Blog

Lake Explorer Camp 2018

Creating a new generation of lake enthusiasts

Lake Explorer Camp receives Evjue Foundation grant

The Evjue Foundation, the charitable arm of the Capital Times Company, recently announced grants to 56 nonprofits in Dane County. The latest grant contributions bring the total awarded by the Evjue Foundation in 2018 to $2.3 million. Clean Lakes Alliance’s Lake Explorer Camp is honored to be chosen as one of the grant recipients.

Clean Lakes Alliance will receive $5,000 to support its Lake Explorer Camp. The camp is an opportunity for young people to learn about our lakes and waters. Clean Lakes Alliance believes connections to nature begin to develop in childhood. Children who have educational experiences with our lakes will grow to treasure our waters.

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Madison FUN Lake Explorers

Connecting children with our Yahara Watershed

Grant Feature #7: Madison Friends of Urban Nature (FUN)

American author, scientist, and conservationist Aldo Leopold once said, “We abuse land because we regard it as a commodity belonging to us. When we see land as a community to which we belong, we may begin to use it with love and respect.”

Clean Lakes Alliance knows connections to the land and to our waters begin to develop in childhood. Through a Clean Lakes Grant awarded for 2018, Madison Friends of Urban Nature (FUN) is connecting families and children to nature and our Yahara Lakes. Clean Lakes Alliance contributed $1,250 to the effort, helping to expand outdoor learning opportunities that can lead to future generations of caring and knowledgeable lake stewards.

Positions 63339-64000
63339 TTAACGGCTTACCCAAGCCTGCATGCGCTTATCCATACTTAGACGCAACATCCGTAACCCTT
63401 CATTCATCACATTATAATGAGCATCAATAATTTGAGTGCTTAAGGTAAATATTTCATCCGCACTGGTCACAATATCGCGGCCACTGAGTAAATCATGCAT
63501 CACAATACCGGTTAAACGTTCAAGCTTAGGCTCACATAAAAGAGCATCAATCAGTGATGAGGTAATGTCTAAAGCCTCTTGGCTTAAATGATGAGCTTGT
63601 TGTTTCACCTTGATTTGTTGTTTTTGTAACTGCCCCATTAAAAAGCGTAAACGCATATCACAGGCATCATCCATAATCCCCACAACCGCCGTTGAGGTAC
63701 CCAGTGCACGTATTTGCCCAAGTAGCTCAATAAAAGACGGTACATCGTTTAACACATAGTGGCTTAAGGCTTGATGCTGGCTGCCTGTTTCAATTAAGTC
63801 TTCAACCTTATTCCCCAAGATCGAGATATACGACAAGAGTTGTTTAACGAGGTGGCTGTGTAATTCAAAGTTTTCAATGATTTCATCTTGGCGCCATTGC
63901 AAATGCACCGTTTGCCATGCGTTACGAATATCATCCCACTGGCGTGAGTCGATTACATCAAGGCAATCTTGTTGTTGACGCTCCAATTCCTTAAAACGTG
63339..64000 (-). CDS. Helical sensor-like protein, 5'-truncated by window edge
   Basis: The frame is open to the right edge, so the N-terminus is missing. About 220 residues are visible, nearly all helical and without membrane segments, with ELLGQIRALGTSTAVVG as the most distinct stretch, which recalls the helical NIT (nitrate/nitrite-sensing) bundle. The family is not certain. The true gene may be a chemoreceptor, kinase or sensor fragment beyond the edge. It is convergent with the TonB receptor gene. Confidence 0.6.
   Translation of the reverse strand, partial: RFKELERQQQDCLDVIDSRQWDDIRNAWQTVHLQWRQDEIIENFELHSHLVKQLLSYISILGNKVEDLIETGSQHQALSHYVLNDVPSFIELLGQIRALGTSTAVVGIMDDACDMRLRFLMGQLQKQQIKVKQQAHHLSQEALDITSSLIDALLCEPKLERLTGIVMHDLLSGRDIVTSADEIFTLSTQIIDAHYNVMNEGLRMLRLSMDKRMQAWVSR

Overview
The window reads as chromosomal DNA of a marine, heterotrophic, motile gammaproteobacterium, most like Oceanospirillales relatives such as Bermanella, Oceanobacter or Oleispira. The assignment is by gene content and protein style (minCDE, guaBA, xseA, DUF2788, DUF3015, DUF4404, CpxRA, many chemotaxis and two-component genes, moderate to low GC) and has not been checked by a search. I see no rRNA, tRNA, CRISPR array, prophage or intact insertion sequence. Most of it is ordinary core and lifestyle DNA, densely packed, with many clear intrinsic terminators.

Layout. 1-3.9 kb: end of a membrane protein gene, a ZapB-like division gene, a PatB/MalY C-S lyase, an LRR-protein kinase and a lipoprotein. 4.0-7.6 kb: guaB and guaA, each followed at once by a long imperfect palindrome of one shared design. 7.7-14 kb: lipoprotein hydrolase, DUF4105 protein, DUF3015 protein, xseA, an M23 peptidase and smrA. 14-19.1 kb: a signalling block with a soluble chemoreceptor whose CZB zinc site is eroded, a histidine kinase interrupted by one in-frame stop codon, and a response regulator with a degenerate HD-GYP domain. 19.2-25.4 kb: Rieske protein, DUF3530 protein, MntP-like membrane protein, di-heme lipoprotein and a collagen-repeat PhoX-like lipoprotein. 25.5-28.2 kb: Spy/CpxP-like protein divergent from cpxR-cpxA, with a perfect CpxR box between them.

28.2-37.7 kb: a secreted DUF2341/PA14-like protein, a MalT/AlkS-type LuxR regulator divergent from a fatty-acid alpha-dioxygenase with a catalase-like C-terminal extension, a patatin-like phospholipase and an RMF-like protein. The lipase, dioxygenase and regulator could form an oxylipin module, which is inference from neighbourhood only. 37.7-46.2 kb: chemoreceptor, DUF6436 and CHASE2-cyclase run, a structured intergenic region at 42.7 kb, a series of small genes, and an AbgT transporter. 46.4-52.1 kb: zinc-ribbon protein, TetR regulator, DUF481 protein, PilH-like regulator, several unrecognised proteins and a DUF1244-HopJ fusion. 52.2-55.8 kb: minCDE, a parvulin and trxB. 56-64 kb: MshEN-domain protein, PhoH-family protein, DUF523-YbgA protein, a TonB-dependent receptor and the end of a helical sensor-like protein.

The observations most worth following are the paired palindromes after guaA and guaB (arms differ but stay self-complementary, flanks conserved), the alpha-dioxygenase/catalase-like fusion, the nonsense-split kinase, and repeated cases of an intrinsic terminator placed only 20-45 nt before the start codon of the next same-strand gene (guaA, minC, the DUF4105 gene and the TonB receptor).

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Leaf Management

Trees are good, right?

Statewide phosphorus reduction credits for leaf collection

Urban trees provide many benefits to our communities. They help us save energy, reduce noise, and improve air quality. Trees are aesthetically pleasing, can increase property value, and provide natural homes for insects, birds, and other wildlife. Trees are also an important part of the earth’s water cycle. Transpiration from plants and trees is released into the atmosphere, and later becomes precipitation. The rain and snow return valuable moisture to our crops and forests, and the cycle continues.

However, trees can cause problems for our lakes if the leaves that fall from them each autumn are not regularly removed from streets and parking lots. When leaves collect on streets, they create a phosphorus-rich “tea” whenever it rains. The rain water passes through the leaf litter, and allows phosphorus to drain from the leaves. The leaf tea washes into storm drains and flows directly into our lakes, causing water quality to deteriorate.

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A busy summer for our lakes

Summer in Madison would not be the same without our lakes. This year, especially, we’ve seen our lakes at their best and their worst due to record rain events, cyanobacteria blooms, and beach closures. Here at Clean Lakes Alliance, the summer is a time to get out and enjoy our lakes while also doubling down on our efforts to protect them. From innovative grant projects, to county policy recommendations, to record-setting engagement, we’ve been hard at work for our lakes this summer, and so have you! Let’s take a look back at some highlights from this lake season.

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Raking

Can garbage trucks help protect our lakes?

A partnership toward leaf management

Clean Lakes Alliance is excited to partner with the City of Madison for this month’s Clean Lakes Grant.

Leaf management is a crucial step toward reducing the amount of phosphorus that reaches our lakes. Through a Clean Lakes Grant awarded for 2018, the City of Madison is working to promote leaf management and leaf-free streets. Clean Lakes Alliance has contributed $4500, which will leverage a $9300 total project budget.

The City of Madison paired with the United States Geological Survey (USGS) to monitor phosphorus in the City’s storm drainage system. The study shows a direct correlation between the mass of leaves in the street and the amount of phosphorus reaching our lakes.